The viscoelastic behavior of dental adhesives: A nanoindentation study

Alireza Sadr, Yasushi Shimada, Hongbing Lu, Junji Tagami

Research output: Contribution to journalArticlepeer-review

44 Citations (Scopus)


Objectives: In order to predict the long-term performance of dental adhesives, it is necessary to understand their mechanical properties. The objective of this study was to use a new nanoindentation technique to characterize the in-plane linear viscoelastic properties of dental adhesive layers. Methods: The dental adhesives used were Clearfil SE Bond (CSE) and Clearfil Tri-S Bond (CTS) by Kuraray Medical and Single Bond (SIB) and Single Bond Plus (SBP) by 3M ESPE. A thin film of each adhesive was made on a micro-glass slide, and was then tested on a nanoindenter system (ENT 1100, Elionix) with a Berkovich indenter at a constant loading rate of 0.1 mN/s up to a maximum load of 1.8 mN. The load-displacement data of the loading segment were fitted to a curve to find best fit parameters for a generalized Kelvin viscoelastic model, from which creep compliance and Young's modulus were calculated. The modulus results were compared to the values calculated by the nanoindentation device. Results: The experimental data fitted well to the viscoelastic model for all materials (R > 0.9999). SIB and CTS showed higher creep compliance compared to SBP and CSE. The modulus values obtained using the model were 4.0, 2.6, 2.4 and 4.2 GPa for CSE, CTS, SIB and SBP, respectively. The nanoindentation default software designed for time-independent materials significantly overestimated the modulus values up to 2.5 times. Conclusion: As generally expected for polymer materials, the adhesives tested showed time-dependent viscoelastic behavior. The mechanical evaluation techniques developed for time-independent materials ignore this behavior and may not be appropriate for dental adhesives.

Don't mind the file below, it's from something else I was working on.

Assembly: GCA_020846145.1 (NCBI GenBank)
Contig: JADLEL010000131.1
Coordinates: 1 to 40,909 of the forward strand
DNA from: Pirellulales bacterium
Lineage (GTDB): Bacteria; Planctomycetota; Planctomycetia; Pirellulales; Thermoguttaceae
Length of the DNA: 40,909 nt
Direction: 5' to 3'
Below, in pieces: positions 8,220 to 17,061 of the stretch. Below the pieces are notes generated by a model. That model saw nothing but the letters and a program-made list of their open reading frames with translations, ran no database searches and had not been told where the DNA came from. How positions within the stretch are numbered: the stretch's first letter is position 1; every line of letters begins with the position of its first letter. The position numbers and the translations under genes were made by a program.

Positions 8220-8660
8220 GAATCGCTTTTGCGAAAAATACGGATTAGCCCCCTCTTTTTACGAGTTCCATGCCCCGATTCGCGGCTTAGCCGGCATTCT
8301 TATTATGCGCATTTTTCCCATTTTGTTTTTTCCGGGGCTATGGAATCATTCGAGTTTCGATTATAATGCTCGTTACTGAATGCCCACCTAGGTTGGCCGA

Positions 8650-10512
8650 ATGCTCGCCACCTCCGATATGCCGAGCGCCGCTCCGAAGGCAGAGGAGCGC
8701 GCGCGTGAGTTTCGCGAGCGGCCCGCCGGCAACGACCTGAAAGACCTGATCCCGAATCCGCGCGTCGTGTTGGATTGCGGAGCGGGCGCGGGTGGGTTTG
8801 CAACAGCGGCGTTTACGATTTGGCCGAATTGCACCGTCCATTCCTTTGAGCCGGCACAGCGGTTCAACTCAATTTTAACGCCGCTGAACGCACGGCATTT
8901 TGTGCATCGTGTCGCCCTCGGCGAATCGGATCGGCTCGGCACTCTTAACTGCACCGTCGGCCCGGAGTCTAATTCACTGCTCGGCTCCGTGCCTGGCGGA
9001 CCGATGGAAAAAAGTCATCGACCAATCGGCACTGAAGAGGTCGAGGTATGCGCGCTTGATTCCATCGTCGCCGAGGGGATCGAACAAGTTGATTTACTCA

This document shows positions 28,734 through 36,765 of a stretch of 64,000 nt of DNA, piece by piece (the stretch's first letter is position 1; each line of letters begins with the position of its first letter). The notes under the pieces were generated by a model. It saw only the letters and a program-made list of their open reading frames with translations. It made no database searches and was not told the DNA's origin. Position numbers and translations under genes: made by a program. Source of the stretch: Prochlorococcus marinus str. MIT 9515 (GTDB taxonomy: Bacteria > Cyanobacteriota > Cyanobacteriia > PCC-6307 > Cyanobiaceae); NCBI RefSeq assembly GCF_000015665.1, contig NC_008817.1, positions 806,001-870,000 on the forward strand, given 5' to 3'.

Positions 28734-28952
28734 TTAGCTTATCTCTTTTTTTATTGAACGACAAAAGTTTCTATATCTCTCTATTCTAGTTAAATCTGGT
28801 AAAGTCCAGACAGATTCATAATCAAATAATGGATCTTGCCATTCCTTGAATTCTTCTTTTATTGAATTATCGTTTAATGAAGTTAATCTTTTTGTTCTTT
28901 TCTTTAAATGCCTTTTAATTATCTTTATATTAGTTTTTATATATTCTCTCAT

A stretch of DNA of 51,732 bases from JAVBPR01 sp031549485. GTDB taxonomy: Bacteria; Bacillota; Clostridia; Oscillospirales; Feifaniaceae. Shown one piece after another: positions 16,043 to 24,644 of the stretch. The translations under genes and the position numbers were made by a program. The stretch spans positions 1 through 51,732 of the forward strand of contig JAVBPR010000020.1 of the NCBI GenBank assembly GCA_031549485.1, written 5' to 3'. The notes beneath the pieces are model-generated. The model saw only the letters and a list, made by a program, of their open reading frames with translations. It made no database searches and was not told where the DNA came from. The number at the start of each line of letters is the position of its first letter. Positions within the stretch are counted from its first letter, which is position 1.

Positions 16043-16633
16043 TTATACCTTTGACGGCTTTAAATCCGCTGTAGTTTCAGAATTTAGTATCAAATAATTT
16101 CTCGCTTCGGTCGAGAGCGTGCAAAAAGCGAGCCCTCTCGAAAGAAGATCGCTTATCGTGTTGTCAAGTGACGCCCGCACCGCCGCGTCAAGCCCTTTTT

Original languageEnglish
Pages (from-to)13-19
Number of pages7
JournalDental Materials
Issue number1
Publication statusPublished - Jan 2009
Externally publishedYes


  • Bonding
  • Creep compliance
  • Dental adhesives
  • Etch and rinse
  • Filled resin
  • Nanoindentation
  • Resin polymer
  • Self-etch
  • Viscoelasticity
  • Young's modulus

ASJC Scopus subject areas

  • Materials Science(all)
  • Dentistry(all)
  • Mechanics of Materials


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